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1948 Willys Overland CJ-2A

Posted in Project Vehicles on March 1, 2002 Comment (0)
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p162110 large+1948 Willys+Passenger Side
p162111 large+1948 Willys+Rear Driver Side
Tucked behind the 4.3, the 700R4 was hard-wired to allow for a manual torque converter lockup. Behind the tranny, the 231 has a slip yoke eliminator kit to level the spring-over uprising. Wrangler springs and spring-over yield a total of 6 inches of suspension lift. Narrowed to 58 inches, both front and rear Ford 9-inch axles have 4.56 gears. Components like a front Auburn limited slip and a rear Detroit and a Currie high-pinion third member are in place for the rough stuff. Stopping happens with four-wheel discs and a Cadillac master cylinder. Tucked behind the 4.3, the 700R4 was hard-wired to allow for a manual torque converter lockup. Behind the tranny, the 231 has a slip yoke eliminator kit to level the spring-over uprising. Wrangler springs and spring-over yield a total of 6 inches of suspension lift. Narrowed to 58 inches, both front and rear Ford 9-inch axles have 4.56 gears. Components like a front Auburn limited slip and a rear Detroit and a Currie high-pinion third member are in place for the rough stuff. Stopping happens with four-wheel discs and a Cadillac master cylinder.
Owning a machine shop sure helps when making modifications to and for your four-wheel drive. Both front and rear bumpers were fabbed by Colledge Machine, who also boxed, reinforced, and gussetted the frame for durability. The CJ sits on stock rally wheels off of a ’74 Blazer and uses 33x12.50x15 BFG Mud Terrain tires. Owning a machine shop sure helps when making modifications to and for your four-wheel drive. Both front and rear bumpers were fabbed by Colledge Machine, who also boxed, reinforced, and gussetted the frame for durability. The CJ sits on stock rally wheels off of a ’74 Blazer and uses 33x12.50x15 BFG Mud Terrain tires.
Jed’s buildup advice: “Pick your drivetrain—engine, tranny, transfer case—and build your truck’s mechanical integrity on that platform.” As opposed to choosing a diverse assortment, all of the Willys drivetrain components were donated by a ’92 GMC Sonoma. A throttle body 4.3 with Lunati camshaft, a 700R4, and an NP231 transfer case were all swapped in with the help of a Painless wiring harness. Jed’s buildup advice: “Pick your drivetrain—engine, tranny, transfer case—and build your truck’s mechanical integrity on that platform.” As opposed to choosing a diverse assortment, all of the Willys drivetrain components were donated by a ’92 GMC Sonoma. A throttle body 4.3 with Lunati camshaft, a 700R4, and an NP231 transfer case were all swapped in with the help of a Painless wiring harness.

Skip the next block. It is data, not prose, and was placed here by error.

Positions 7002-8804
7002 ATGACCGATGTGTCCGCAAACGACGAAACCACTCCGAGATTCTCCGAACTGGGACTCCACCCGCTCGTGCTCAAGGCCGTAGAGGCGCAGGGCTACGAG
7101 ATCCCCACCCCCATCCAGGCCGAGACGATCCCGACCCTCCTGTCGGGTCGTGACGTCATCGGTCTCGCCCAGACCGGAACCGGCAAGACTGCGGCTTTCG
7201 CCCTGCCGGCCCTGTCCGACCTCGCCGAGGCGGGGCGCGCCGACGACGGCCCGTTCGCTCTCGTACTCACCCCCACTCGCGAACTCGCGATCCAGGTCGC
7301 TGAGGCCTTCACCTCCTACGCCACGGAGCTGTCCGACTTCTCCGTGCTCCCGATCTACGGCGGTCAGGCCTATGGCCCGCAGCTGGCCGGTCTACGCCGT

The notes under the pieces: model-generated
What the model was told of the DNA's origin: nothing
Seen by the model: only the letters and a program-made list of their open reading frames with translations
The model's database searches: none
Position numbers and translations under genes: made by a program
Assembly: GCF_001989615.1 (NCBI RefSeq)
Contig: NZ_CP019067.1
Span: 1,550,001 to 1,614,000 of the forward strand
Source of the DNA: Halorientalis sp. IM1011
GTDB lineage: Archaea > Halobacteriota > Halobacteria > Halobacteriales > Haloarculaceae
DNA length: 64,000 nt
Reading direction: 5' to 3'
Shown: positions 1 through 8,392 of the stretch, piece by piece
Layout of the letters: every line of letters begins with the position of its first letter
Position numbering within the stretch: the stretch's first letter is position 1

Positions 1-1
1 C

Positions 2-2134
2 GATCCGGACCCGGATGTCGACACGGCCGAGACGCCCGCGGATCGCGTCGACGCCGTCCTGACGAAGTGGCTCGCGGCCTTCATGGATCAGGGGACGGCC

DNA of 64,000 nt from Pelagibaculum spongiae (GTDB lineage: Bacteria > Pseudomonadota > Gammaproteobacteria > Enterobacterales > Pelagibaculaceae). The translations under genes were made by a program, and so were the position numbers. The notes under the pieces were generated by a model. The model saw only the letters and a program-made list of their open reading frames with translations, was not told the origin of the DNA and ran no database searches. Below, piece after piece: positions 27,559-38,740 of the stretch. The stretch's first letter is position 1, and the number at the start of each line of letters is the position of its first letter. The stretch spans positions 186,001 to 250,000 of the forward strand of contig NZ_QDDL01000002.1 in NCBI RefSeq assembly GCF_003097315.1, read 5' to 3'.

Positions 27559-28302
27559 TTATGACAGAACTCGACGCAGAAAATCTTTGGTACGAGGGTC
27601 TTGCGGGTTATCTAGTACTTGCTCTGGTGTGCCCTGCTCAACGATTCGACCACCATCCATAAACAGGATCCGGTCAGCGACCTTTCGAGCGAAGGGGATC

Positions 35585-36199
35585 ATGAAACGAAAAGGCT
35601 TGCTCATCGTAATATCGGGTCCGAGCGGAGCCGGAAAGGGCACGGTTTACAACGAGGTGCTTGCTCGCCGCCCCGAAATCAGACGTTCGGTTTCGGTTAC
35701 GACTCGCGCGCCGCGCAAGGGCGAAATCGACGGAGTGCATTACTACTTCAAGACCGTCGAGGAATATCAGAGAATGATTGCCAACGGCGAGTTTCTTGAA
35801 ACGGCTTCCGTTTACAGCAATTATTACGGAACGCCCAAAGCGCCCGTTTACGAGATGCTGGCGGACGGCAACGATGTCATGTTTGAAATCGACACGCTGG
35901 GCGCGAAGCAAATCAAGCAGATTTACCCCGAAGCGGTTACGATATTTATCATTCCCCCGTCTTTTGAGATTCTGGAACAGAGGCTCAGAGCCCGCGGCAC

The interior makes use of ’85 Pontiac Fiero seats with factory speakers, usually not built for longevity. It was easy for Jed to insert new speakers into the seat headrests and a Sony Xplode stereo for massive head thumping. A Grant steering wheel and VDO gauges grace the dash. Other JedJeep modifications consist of wheelwell hacking with neatly folded and finished edges to maintain structural sheetmetal integrity. The interior makes use of ’85 Pontiac Fiero seats with factory speakers, usually not built for longevity. It was easy for Jed to insert new speakers into the seat headrests and a Sony Xplode stereo for massive head thumping. A Grant steering wheel and VDO gauges grace the dash. Other JedJeep modifications consist of wheelwell hacking with neatly folded and finished edges to maintain structural sheetmetal integrity.

Rugged, durable, and unstoppable—words that describe an American classic. Both Willys Overland Motor Company and Ford Motor Company manufactured what was to become a four-wheel-drive icon—the jeep. Between 1941 and 1945, for a mere $738.74, the U.S. government was able to purchase roughly a half million jeeps. When WWII was nearly over, Willys Overland retooled and began marketing a civilian version of the military’s “jeep that won the war,” and between 1945 and 1949 the company made the CJ2A.

Aside from owning a part of the Jeep character, Jed Colledge wanted to explore the great outdoors. His ’48 buildup is a story not unlike the classic ¼-ton itself. Practically built from the frame, his CJ2A is modified to favor rockcrawling more than anything else. That means that the components Jed selected, like twin Ford 9-inch axles, a well-laid-out/well-functioning drivetrain, and a spring-over with Wrangler leaf springs, make for one heck of a good time.

Jed Colledge: Proud owner of a ’48 Willys Overland CJ2A.
Envy: We want it.
Enjoy the outdoors: The purpose for which it was built.
Perfect tools: What’s better than a backstage pass at a Metallica concert? An all access pass to your dad’s machine shop. Think tube bender, grinder, and all sorts of amusing metalwork gear.

Custom six-point rollcage built by Colledge Machine of Lindon, Utah, and painted DuPont red to match the rest of the rig.
Jeep: The American icon.
2 years: That’s the time it took Jed to build the ¼-ton.
Air tank and compressor built into the rollcage make for convenient, compact air and tool access.

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